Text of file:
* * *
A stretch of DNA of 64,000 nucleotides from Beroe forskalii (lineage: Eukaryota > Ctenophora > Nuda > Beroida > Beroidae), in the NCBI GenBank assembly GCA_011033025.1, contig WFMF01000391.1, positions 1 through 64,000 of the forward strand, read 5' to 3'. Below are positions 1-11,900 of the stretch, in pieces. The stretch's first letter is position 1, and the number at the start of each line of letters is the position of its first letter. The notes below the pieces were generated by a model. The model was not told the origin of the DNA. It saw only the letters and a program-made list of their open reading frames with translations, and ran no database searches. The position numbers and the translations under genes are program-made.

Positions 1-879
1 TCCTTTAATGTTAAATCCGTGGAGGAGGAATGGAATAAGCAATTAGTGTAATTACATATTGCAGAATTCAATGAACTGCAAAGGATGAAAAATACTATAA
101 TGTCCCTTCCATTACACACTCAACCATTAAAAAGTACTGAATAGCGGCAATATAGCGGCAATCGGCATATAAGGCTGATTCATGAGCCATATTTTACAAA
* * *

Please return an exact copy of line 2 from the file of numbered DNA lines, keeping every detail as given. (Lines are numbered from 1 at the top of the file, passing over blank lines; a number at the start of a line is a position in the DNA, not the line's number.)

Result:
Positions 1-879